Fracking is a highly charged and contentious industry. It’s well established in Texas, may soon come to the U.K., and is banned in New York and across all of France. One of the main issues that features hotly in the debate is the danger it poses to drinking water. This week, scientists found traces of a chemical often used in hydraulic fracturing, otherwise known as fracking, in the drinking water of houses near a reported fracking well leak.
The new study has brought to light further evidence that questions the safety of fracking near or under drinking water sources. Researchers from Pennsylvania State University analyzed the drinking water from houses in Bradford County, Pa., and discovered traces of a chemical that is commonly used in fracking. The exact origin of this chemical was unable to be identified.
This potentially marks the first fully documented case of fracking chemicals making their way into drinking water, and has been published in Proceedings of the National Academy of Sciences. The chemical, called 2-Butoxyethanol (2BE), is a common constituent of the drilling fluids used in fracking due to its ability to aid in pumping water at high pressure. In lab tests, large amounts have been shown to cause tumors in rats, but this has not been proven in humans. It is, however, also common in other household products such as paint and cosmetics.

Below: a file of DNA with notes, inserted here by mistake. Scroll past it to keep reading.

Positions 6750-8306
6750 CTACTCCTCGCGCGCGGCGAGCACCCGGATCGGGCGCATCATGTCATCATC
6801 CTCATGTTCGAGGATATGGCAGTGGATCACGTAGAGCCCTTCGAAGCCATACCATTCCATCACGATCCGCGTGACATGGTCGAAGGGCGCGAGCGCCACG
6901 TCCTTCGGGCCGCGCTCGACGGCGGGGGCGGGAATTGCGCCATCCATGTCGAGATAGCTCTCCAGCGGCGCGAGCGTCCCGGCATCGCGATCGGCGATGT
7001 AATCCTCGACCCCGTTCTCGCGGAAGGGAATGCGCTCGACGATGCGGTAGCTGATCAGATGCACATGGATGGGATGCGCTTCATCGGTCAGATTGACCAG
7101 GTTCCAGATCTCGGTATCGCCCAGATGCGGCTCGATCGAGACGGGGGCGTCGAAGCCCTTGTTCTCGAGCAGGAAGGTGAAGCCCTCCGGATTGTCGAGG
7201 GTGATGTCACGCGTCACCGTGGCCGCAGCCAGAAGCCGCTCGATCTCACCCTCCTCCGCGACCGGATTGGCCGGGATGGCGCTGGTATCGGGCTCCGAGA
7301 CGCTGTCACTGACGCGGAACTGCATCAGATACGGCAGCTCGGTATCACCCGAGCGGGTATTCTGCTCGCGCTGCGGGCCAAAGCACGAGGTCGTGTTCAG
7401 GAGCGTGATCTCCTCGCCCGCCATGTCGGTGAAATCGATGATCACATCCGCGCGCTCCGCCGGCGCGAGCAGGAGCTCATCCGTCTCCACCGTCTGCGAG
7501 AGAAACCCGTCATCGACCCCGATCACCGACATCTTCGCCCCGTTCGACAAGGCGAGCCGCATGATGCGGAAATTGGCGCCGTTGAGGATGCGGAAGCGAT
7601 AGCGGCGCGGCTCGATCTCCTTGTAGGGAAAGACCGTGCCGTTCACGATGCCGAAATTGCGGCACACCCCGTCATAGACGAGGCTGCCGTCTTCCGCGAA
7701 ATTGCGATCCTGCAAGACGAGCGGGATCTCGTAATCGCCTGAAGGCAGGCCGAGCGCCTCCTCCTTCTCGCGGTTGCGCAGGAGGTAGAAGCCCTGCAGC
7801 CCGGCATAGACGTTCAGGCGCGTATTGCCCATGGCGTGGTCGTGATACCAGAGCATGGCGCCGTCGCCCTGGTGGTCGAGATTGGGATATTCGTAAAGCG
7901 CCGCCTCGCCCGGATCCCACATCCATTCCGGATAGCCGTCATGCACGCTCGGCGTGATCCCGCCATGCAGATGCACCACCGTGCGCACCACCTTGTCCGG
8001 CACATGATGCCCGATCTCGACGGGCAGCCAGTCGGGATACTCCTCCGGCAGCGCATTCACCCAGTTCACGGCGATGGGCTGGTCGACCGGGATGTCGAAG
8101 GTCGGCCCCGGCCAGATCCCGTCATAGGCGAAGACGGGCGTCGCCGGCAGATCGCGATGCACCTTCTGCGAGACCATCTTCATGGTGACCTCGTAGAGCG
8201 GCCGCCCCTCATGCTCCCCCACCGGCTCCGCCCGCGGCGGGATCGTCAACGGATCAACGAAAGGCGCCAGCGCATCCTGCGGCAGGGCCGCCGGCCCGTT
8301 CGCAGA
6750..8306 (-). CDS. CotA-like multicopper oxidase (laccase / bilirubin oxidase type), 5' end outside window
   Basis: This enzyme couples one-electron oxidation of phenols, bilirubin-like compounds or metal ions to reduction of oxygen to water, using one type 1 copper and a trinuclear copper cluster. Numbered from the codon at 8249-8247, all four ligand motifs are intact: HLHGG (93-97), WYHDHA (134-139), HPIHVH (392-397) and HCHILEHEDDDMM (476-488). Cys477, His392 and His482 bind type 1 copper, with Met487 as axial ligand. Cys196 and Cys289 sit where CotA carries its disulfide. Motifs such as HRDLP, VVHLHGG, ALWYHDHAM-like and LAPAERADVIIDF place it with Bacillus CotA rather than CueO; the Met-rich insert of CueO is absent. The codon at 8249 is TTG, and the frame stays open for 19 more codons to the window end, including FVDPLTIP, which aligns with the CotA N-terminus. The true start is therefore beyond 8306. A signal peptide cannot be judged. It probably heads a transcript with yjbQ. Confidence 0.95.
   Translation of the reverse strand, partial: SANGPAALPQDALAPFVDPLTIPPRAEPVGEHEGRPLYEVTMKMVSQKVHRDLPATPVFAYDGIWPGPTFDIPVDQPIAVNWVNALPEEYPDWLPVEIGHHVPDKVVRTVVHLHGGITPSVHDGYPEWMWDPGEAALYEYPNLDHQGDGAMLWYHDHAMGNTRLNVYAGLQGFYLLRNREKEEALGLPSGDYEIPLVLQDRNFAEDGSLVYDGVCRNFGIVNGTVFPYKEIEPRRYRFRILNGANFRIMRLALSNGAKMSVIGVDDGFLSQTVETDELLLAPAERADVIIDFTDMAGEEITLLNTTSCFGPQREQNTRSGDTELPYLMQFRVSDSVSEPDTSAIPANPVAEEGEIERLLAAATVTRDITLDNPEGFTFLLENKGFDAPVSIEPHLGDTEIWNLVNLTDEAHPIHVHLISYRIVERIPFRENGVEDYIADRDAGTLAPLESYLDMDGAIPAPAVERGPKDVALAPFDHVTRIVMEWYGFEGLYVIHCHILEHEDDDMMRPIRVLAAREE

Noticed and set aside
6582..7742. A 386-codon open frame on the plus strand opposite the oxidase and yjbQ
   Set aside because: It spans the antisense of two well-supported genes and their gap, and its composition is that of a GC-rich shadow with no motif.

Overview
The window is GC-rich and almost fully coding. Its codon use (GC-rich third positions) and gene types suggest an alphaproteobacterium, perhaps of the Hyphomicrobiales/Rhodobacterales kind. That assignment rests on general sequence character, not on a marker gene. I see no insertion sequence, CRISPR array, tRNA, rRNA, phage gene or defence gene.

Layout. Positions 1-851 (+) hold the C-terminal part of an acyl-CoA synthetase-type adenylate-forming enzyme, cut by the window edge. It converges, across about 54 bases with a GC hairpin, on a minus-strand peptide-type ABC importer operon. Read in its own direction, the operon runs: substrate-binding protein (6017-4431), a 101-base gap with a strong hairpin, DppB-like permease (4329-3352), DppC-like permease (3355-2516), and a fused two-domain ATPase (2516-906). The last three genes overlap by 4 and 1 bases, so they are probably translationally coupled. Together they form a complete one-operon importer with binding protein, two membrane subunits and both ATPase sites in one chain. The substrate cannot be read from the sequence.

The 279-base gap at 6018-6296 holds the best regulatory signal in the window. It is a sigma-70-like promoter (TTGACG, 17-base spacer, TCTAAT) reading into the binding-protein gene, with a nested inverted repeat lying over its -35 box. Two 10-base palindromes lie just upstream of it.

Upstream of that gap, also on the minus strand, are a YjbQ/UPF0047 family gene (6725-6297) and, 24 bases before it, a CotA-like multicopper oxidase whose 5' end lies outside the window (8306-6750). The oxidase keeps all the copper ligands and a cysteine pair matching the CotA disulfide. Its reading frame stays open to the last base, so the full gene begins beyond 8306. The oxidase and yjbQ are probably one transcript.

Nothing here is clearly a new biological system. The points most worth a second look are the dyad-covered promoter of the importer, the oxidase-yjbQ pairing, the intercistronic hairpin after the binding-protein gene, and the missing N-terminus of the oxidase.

The fracking industry maintain that their practice of injecting a cocktail of high-pressured water and chemicals into shale rock deep below the surface to fracture it and release the natural gas trapped within is so deep underground that groundwater and aquifers are not contaminated. They also note that their procedures and well integrity are highly regulated. However, the authors of this study suggest that things might not be so straightforward.
“These findings are important because we show that chemicals traveled from shale gas wells more than two kilometers [1.2 miles] in the subsurface to drinking water wells,” said co-author Susan Brantley. “The chemical that we identified either came from fracking fluids or from drilling additives and it moved with natural gas through natural fractures in the rock.”
The researchers used a new analytical technique with instruments more sensitive than is available in most laboratories to test the apparently foaming drinking water from three homes one to three kilometers (0.6 to 1.8 miles) away from a Marcellus shale gas well pad. Whilst the water tested positive for 2BE, its concentration was measured in parts per trillion and was not above regulatory limits. Critics of the study use this to point out that contamination in such low levels could easily have come from other sources.
Apparently, the results the scientists found are concurrent with a reported leak from a well in 2011 in Bradford County, after which the three households sued Chesapeake Energy Corporation who run the site. Even though the fracking company never admitted liability, they settled the lawsuit and eventually bought the homes as part of the agreement.
Despite the fact that the authors were unable to determine the source of the 2BE, in part because the fracking company refuses to publish the exact recipe they use for fracking fluids, the paper does highlight a very real need for transparency and accountability in the industry. As Brantley says herself, “for the first time, all of the data are released so that anyone can study the problem.” Let’s hope more people can follow suit so we can gain a clearer image of what's really happening.